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  1. #1
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    Default any code exemption for this...

    I would be very surprised if there is a code exemption for this but I will post this anyway.


    220 volt condensation sump pump hardwired into the 60 amp furnace disconnect box with its own 3 ft long 14 gauge cable (not inside a wall).

    The sump pump has an internal overload device of some sort as per the hvac guy.

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  2. #2
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    Default Re: any code exemption for this...

    Quote Originally Posted by Bruce King View Post
    I would be very surprised if there is a code exemption for this but I will post this anyway.


    220 volt condensation sump pump hardwired into the 60 amp furnace disconnect box with its own 3 ft long 14 gauge cable (not inside a wall).

    The sump pump has an internal overload device of some sort as per the hvac guy.

    Bruce,

    Without seeing the installation instructions, I suspect it came with a cord and plug and is listed and labeled for cord and plug installation.

    I think I only found 3-4 which were actually plugged into a receptacle which had been installed for their use, the rest (hundreds of them) all had the cord and plug with the plug cut off, then permanently wired in to the AHU as you describe.

    Cutting the plug off the cord and plug set now made its installation "not in accordance with its listing and labeling" which is an NEC code violation of 110.3(B) Listing and Labeling.

    Do you have a make or model number?

    Was the cable a flexible cord or NM cable?

    Most are like this: Hartell > Products > Condensate Pumps > KT-15 Pump

    Added with edit: The specifications show two plug types: the 5-15P plug is 120 volts, the 6-15P is 240 volts. That means it has to be ordered with the proper motor and cord and plug set.

    Last edited by Jerry Peck; 05-27-2009 at 05:54 PM.
    Jerry Peck, Construction / Litigation Consultant
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  3. #3
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    Default Re: any code exemption for this...

    Not NM, typical round black cable.

    I didn't get any numbers off it, only checked the voltage.


    The builder says he talked to the hvac guy and found out that they have installed very many like this. HVAC guy claimed that the instructions showed it wired this way.

    I agree, any cord like that would have a plug on it for a typical 15 or 20 amp receptacle.


  4. #4
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    Default Re: any code exemption for this...

    Quote Originally Posted by Bruce King View Post
    Not NM, typical round black cable.

    Most likely cord and plug with the plug cut off. Not good.

    he builder says he talked to the hvac guy and found out that they have installed very many like this.
    Do not doubt that at all. I think most HVAC installer think they can do what they want with whatever they want - Code? What is "code"?

    HVAC guy claimed that the instructions showed it wired this way.
    That I doubt, and the answer is "show me the installation instructions where it says that".

    Jerry Peck, Construction / Litigation Consultant
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  5. #5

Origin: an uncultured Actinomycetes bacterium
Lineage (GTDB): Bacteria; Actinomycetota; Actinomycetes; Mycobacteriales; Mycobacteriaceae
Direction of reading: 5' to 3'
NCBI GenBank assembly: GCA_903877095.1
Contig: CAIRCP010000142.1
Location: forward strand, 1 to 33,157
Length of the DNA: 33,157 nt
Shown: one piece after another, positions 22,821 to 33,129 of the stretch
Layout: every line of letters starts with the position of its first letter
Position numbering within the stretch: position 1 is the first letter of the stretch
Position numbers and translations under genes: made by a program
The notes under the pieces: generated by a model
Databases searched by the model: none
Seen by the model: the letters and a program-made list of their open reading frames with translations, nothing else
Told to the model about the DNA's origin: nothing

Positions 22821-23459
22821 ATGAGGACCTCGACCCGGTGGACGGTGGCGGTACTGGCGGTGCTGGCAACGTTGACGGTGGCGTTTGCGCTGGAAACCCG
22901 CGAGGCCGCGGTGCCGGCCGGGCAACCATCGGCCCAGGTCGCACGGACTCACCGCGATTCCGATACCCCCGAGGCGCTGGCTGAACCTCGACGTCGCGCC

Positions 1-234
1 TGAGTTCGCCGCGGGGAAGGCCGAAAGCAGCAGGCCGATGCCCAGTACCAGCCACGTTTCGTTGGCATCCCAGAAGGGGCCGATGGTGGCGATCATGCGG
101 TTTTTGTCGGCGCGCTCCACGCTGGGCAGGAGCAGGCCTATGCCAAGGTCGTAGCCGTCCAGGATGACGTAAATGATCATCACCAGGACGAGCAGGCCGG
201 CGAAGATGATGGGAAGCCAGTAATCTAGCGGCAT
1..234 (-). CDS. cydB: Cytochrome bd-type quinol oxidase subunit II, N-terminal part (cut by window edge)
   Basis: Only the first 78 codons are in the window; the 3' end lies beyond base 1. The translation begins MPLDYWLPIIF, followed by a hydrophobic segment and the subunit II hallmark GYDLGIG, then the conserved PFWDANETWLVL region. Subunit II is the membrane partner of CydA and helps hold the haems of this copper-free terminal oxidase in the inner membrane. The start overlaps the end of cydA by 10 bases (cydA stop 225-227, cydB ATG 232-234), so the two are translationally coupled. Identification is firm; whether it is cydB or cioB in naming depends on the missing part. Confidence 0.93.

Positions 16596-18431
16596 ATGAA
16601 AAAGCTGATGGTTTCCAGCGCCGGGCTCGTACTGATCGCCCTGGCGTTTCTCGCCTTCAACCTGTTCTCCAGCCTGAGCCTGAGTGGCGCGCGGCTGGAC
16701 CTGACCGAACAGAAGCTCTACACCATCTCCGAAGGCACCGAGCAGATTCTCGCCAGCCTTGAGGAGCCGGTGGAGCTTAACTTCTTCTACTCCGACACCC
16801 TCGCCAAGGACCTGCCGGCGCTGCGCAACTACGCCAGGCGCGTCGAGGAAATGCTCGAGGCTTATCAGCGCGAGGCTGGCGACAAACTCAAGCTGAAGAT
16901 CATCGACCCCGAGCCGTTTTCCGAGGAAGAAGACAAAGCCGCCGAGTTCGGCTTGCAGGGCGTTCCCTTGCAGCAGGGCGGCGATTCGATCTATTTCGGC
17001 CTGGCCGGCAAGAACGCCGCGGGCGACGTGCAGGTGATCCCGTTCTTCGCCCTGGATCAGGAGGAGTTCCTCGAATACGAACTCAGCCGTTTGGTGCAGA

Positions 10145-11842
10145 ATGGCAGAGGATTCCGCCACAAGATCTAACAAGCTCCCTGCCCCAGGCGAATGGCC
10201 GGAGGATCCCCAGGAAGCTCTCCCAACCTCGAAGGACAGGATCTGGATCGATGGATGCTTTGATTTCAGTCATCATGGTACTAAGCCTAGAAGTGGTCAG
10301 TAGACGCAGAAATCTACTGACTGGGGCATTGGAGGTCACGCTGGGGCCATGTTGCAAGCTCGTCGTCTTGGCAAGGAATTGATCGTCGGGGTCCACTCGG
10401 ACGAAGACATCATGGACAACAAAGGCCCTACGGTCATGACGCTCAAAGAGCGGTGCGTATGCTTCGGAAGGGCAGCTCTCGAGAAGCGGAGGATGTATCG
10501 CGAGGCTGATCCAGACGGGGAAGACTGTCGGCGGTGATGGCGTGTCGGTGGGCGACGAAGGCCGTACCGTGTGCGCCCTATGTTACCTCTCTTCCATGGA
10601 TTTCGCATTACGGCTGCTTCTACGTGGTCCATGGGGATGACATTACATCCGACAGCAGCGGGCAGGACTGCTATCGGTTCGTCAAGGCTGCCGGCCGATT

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    Default Re: any code exemption for this...

    They will be fixing it no doubt, this buyer is on top of things.

    Easy fix to, the panel is on the same wall, opposite side.


    If I get a chance, I'll find the manual on that.

    I have a bath fan with two large heat lamps that require a max 15amp breaker when you would think a 20 amp would be typical.

    I wonder if these pumps have a low max breaker like that.


  6. #6
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    Default Re: any code exemption for this...

    Quote Originally Posted by Bruce King View Post
    Easy fix to, the panel is on the same wall, opposite side.
    The fix is not attaching a plug to that cord, but in replacing that cord and plug with the cut off plug with a new cord and plug set.

    I wonder if these pumps have a low max breaker like that.
    The installation instructions ( http://www.hartell.com/Files/Hartell.../KT15-KL20.pdf ) for that one I linked to states:
    - (underlining and bold are mine)
    - - The pump is supplied with a grounding type plug. To reduce the risk of electrical shock be certain that it is connected to a properly grounded, grounding receptacle.
    - (the warranty says)
    - - This guarantee does not apply if the product has been misapplied or mechanically damaged, HARTELL assumes no liability for resultant damages of any kind arising out of the use of its products. (I.e., the plug cut off unless replaced with like kind cord and plug.)
    - - LINE VOLTAGE. Connect power cord to the proper voltage as indicated on the motor nameplate. Connect only to a source of constant power, not an intermittent source such as a fan or limit control circuit.
    - (does not state, on either the first link or the installation instructions link, what maximum overcurrent protection, however, because of the plug configuration style of the plug the maximum would be 15 amps - for either the 5-15P or the 6-15P cord and plug set)

    Jerry Peck, Construction / Litigation Consultant
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  7. #7
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    Default Re: any code exemption for this...

    Quote Originally Posted by Jerry Peck;86331- (does not state, on either the first link or the installation instructions link, what maximum overcurrent protection, however, because of the plug configuration style of the plug the [U
    maximum would be 15 amps[/U] - for either the 5-15P or the 6-15P cord and plug set)
    Could you please state why the circuit could be no larger than 15 amps based on the plug size?


  8. #8